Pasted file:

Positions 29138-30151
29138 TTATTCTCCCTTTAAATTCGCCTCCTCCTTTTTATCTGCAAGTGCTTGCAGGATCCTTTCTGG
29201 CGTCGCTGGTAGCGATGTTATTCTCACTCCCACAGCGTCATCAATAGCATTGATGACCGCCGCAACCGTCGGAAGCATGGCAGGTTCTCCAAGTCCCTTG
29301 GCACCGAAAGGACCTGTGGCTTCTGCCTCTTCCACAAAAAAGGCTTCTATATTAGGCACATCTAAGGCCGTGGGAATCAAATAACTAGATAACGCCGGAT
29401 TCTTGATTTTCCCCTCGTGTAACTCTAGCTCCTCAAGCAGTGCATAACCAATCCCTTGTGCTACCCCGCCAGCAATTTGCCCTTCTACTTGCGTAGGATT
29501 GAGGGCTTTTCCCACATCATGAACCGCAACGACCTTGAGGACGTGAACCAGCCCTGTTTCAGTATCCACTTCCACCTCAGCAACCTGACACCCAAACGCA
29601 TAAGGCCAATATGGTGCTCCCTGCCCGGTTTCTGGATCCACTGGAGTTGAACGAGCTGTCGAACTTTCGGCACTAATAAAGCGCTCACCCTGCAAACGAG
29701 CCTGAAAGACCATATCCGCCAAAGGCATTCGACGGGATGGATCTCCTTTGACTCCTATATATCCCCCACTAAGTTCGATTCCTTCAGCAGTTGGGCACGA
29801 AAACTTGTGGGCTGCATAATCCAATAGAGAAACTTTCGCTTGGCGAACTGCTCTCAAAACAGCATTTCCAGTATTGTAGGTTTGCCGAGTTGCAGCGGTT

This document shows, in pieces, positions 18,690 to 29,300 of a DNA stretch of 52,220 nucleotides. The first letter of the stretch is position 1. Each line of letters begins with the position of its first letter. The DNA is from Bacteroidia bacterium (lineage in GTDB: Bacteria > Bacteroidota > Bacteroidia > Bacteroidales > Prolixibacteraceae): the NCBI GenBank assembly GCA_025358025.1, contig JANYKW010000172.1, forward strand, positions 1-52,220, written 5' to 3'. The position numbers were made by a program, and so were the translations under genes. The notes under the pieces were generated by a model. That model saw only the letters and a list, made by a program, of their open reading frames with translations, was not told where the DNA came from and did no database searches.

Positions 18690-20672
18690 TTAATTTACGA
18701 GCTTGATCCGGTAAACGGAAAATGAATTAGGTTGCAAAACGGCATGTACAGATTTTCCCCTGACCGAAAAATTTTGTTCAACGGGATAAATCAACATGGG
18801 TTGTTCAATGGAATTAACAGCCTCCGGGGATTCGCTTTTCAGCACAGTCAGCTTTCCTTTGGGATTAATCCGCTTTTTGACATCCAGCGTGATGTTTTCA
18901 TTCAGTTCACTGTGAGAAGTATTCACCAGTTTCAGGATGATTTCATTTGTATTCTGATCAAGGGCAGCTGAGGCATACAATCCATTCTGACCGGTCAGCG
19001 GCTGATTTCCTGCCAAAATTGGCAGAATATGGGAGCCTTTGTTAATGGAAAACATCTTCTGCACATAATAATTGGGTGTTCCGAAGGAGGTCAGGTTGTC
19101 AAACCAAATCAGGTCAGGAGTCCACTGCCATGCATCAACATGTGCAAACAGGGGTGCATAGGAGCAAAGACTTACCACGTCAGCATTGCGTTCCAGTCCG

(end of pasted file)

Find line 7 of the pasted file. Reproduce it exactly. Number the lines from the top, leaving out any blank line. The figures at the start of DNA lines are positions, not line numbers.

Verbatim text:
29601 TAAGGCCAATATGGTGCTCCCTGCCCGGTTTCTGGATCCACTGGAGTTGAACGAGCTGTCGAACTTTCGGCACTAATAAAGCGCTCACCCTGCAAACGAG